An essay written in the first person is fine for a personal travel essay but is inappropriate if you're a business reporter describing a patent lawsuit.
Essay exams are a useful tool for finding out if you can sort through a large body of information, figure out what is important, and explain why it is important.
Essay exams challenge you to come up with key course ideas and put them in your own words and to use the interpretive or analytical skills you’ve practiced in the course.
If you don't like the look of a blank page, move over the slugs from your outline for the main body paragraphs and write the topic sentences for each.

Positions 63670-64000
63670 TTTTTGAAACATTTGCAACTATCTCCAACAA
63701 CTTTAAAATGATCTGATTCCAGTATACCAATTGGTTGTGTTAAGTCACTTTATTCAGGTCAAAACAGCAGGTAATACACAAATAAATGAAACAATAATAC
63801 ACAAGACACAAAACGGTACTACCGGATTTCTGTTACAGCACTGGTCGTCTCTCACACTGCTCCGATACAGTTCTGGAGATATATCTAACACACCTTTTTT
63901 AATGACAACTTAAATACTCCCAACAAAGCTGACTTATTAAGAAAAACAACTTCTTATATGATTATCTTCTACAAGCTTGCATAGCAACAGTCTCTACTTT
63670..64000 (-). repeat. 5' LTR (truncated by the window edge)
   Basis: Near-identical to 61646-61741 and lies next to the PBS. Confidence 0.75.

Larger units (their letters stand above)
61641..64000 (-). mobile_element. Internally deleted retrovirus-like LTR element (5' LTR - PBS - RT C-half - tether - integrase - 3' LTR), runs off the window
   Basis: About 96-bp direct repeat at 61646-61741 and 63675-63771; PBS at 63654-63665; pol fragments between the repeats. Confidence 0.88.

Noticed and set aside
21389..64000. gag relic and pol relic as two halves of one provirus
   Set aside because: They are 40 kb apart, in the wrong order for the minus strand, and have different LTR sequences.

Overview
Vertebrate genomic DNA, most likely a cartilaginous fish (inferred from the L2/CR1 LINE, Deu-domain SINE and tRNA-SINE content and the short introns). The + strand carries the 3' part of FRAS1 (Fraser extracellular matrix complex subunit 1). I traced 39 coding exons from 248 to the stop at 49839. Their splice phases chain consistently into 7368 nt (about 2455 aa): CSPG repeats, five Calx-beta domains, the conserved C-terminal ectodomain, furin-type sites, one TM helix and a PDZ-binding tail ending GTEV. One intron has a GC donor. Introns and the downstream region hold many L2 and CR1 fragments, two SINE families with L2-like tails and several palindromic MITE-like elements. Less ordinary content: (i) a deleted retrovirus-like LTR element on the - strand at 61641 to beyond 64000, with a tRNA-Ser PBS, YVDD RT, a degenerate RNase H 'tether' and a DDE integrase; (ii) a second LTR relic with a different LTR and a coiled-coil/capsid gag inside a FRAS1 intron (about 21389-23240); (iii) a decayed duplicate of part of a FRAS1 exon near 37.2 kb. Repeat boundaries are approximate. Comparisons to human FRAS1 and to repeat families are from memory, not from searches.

Then start putting in your information according to each paragraph's topic. How you address the reader depends on the kind of essay you're writing.
Each paragraph begins with a topic sentence where you state your case or objective.
Each topic sentence supports your overall thesis statement.
Don't cover new material related to your thesis, though. An expository article or report about a lake, for example, could discuss its ecosystem: the plants and animals that depend on it along with its climate.
It could describe physical details about its size, depth, amount of rainfall each year, and the number of tourists it receives annually.
The body: At a minimum, include three to five paragraphs in the body of your expository essay.
The body could be considerably longer, depending on your topic and audience.